Research is a core component of improving marketing and communication efforts for any organization. It helps evaluate current efforts, run A/B tests, adjust for improvement and build audience personas.
Communication research doesn’t always have to be expensive. There are many ways to gather insight, each with its own set of advantages. Here are six approaches:
1. Social media
If your organization is already on social media you have data and insights available at your fingertips. Without doing a survey, you can easily learn a lot about your online audience.
If you want to do more formal research, consider using social media polls. Each channel tackles polls a bit differently, but Facebook, Twitter and Instagram all let you take the temperature of your followers on a particular question or topic.
Using social media for informal communication research is a no-brainer. It’s low cost, takes minimal effort and can be deployed in an instant.
Looking for something more in-depth—but still in the digital realm? SurveyMonkey is a great tool for communication research because it’s affordable, user-friendly and makes data collection and analysis easy.
Pro tip: As you’re creating your questions, SurveyMonkey will tell you approximately how long it will take people to complete the survey. Always keep it short and to the point.
You can collect responses several ways, including a custom URL or an email sent to your mailing list, but you can also pair an online survey with a printed piece that drives recipients to the survey website. This can be helpful if you’re trying to reach an audience segment that isn’t particularly digitally savvy and can add a layer of legitimacy and inclusion to your efforts.
3. Individual interviews
If you’re after robust qualitative findings, individual interviews can be a good way to go. This type of communication research should go in tandem with a more quantitative approach. Individual interviews can be used to inform branding, find unique stories for content marketing and media relations, or simply gain a deeper understanding of a specific stakeholder group.
You’ll get rich insight with one-on-one interviews, but scheduling, administration and analysis are very time-consuming. If you’re hiring a third party to complete these on your behalf, prepare for it to be a bit pricey—especially if you want them to interview a lot of people.
Pro tip: If you’re conducting interviews, don’t be afraid to go off-script a bit. Focusing too intently on your list of questions can cause you to miss an opportunity for a great follow-up question.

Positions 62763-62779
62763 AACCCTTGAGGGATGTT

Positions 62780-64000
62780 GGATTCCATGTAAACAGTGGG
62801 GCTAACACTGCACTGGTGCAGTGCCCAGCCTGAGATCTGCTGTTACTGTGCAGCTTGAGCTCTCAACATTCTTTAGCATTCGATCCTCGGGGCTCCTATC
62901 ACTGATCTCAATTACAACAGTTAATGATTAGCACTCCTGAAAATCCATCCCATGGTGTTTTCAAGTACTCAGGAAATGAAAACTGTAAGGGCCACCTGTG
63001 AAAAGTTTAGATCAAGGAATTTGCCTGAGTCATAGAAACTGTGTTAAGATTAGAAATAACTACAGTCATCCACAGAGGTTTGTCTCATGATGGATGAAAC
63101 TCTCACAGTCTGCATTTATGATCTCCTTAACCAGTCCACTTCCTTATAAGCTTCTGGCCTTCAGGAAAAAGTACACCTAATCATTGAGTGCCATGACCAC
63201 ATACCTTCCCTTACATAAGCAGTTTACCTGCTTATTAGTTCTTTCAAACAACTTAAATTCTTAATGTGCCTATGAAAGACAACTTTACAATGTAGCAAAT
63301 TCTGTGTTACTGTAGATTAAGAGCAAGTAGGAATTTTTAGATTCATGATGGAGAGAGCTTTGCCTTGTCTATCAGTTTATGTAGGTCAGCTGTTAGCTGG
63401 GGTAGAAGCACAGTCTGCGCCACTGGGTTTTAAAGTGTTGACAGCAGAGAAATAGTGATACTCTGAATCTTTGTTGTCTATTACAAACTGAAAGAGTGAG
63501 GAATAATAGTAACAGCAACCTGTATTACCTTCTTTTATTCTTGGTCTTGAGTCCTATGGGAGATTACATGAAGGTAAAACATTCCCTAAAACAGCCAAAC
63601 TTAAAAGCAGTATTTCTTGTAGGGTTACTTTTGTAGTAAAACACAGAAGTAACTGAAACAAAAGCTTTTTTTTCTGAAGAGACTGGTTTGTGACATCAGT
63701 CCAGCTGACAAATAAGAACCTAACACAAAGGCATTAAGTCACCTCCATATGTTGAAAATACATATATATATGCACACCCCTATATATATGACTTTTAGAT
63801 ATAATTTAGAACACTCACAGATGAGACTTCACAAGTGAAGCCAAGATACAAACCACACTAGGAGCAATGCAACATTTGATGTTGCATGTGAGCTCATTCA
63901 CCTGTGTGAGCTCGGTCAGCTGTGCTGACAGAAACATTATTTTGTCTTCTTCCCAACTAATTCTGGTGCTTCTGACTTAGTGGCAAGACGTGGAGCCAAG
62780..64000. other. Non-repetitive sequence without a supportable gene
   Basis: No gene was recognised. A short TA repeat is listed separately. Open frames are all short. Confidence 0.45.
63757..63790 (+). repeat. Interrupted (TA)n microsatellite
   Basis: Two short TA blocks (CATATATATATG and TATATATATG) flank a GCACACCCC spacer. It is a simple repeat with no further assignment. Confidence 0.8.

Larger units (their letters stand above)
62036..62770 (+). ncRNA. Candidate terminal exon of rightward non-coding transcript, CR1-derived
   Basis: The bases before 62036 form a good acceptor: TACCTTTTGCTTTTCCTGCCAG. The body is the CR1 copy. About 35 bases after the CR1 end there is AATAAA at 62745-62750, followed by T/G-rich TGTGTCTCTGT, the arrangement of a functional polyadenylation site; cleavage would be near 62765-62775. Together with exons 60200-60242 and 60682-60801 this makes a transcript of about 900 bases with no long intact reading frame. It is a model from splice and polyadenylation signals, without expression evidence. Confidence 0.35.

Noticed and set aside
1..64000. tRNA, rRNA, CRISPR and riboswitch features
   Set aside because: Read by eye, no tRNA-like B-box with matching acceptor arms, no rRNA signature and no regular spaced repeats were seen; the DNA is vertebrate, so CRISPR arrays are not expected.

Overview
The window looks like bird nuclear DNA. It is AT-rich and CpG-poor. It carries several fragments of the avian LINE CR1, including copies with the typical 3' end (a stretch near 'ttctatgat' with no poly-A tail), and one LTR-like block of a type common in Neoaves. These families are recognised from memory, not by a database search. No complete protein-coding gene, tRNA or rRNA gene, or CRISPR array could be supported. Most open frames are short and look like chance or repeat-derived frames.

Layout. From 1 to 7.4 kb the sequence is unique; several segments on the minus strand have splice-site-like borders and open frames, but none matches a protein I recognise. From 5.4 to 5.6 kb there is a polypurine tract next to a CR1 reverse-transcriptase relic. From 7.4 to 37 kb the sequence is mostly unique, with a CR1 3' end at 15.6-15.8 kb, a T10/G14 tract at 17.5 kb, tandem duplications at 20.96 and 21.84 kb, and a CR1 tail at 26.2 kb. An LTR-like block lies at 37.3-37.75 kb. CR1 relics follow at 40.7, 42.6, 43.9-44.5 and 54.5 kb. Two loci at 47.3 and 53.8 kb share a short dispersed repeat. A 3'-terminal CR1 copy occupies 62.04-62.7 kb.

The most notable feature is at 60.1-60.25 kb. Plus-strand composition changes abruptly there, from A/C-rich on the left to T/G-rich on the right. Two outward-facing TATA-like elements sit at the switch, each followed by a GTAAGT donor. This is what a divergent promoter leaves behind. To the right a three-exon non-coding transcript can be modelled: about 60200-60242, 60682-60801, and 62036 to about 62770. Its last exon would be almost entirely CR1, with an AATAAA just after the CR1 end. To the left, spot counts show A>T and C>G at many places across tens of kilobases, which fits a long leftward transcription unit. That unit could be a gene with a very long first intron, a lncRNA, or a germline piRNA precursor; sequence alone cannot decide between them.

4. Focus groups
Conducting research with focus groups is an intricate process that can be expensive, but it’s a good way to test messaging and products on customers and prospects, or hear from your employees.
In addition to developing the survey instrument and analyzing the results, you’ll have to think about recruitment, incentives, facilities and recording capabilities for focus groups. If you have the budget, it’s usually easiest to hire a research partner who can help you manage all of it.
Pro tip: It’s often best to have someone who isn’t associated with your organization facilitate the focus group. If you hire an outside partner, be sure to discuss what you’re hoping to learn from the research with them in advance.
5. Cold call
Making phone calls is one of the most labor-intensive ways to conduct communications research. It may not cost you any cash to pick up the phone and call someone, but it is hugely time-consuming—and we all know that time is money.
The barrage of unsolicited and spam phone calls in recent years keeps many people from picking up the phone. In fact, most Americans regularly ignore phone calls—especially when they don’t recognize the number. Still, if you’re trying to reach a more mature segment of the population, you may have better luck reaching them by phone compared to millennials.
Pro tip: For any of these research methods, you should only contact people you legally have permission to contact.
6. Mailed paper survey
Paper, printing and postage make a mailed paper survey a costly undertaking. However, if you have a less digitally savvy but highly engaged audience, like members of a professional organization, the expense may be justified.
Data entry and analysis will be tedious on the back end, but designing the survey with plenty of room for people to write freely can help.
A printed (non-mailed) survey can also complement an online survey, giving those who don’t want to go online a low-tech option. This helps you include the full spectrum of your audience and avoid excluding valuable information from your research.
What tactics would you add to the list, PR Daily readers?
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